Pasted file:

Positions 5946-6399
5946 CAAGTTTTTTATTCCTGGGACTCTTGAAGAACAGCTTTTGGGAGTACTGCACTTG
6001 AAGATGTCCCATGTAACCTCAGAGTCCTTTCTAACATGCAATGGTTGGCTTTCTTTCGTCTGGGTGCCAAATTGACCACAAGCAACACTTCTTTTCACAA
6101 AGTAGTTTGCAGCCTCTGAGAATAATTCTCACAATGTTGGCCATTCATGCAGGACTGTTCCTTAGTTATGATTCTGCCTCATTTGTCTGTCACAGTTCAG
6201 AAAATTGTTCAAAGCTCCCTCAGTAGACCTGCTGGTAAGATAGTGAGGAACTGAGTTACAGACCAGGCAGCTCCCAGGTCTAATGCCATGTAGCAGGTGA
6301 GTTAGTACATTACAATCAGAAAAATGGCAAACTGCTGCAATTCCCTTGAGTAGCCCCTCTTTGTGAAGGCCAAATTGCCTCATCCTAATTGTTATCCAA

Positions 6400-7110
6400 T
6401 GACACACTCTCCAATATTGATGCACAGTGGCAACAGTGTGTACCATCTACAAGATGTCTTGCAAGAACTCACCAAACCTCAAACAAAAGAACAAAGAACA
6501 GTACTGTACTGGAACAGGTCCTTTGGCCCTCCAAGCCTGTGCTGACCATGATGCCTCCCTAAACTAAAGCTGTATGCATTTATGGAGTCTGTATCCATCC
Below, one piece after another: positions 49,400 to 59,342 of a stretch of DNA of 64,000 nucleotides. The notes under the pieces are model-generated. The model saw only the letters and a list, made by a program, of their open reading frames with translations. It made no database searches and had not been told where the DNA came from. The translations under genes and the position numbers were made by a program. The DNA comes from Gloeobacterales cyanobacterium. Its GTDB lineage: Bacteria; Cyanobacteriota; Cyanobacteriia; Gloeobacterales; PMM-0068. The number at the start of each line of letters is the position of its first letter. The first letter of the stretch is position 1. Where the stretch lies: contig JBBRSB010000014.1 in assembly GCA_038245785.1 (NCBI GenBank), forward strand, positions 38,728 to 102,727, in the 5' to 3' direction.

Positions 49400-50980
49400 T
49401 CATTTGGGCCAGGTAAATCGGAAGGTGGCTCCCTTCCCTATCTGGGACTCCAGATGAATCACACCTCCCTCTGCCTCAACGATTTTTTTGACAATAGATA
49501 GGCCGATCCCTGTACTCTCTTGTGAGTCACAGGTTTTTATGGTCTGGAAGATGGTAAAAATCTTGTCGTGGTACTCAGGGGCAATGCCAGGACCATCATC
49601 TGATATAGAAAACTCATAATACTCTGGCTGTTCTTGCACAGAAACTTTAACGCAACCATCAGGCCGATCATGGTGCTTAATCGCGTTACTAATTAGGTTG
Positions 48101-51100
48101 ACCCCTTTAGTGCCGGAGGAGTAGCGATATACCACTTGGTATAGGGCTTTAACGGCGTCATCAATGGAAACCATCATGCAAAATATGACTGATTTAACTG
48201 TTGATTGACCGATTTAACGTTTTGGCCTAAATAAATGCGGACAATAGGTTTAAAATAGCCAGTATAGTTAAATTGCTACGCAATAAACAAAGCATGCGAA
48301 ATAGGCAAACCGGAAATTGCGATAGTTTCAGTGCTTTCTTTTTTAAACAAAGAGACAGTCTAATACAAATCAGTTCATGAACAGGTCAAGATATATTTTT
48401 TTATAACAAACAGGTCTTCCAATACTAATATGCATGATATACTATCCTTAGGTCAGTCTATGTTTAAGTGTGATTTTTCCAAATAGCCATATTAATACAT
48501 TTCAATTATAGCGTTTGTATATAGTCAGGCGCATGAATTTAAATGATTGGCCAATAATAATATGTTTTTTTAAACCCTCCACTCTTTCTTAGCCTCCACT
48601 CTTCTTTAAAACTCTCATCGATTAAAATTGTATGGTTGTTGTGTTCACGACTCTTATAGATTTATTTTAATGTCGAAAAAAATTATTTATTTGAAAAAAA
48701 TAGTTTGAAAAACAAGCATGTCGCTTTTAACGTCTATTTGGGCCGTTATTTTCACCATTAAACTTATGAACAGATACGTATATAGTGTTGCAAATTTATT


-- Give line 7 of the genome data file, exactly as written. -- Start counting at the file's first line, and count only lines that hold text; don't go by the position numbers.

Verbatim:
Positions 6400-7110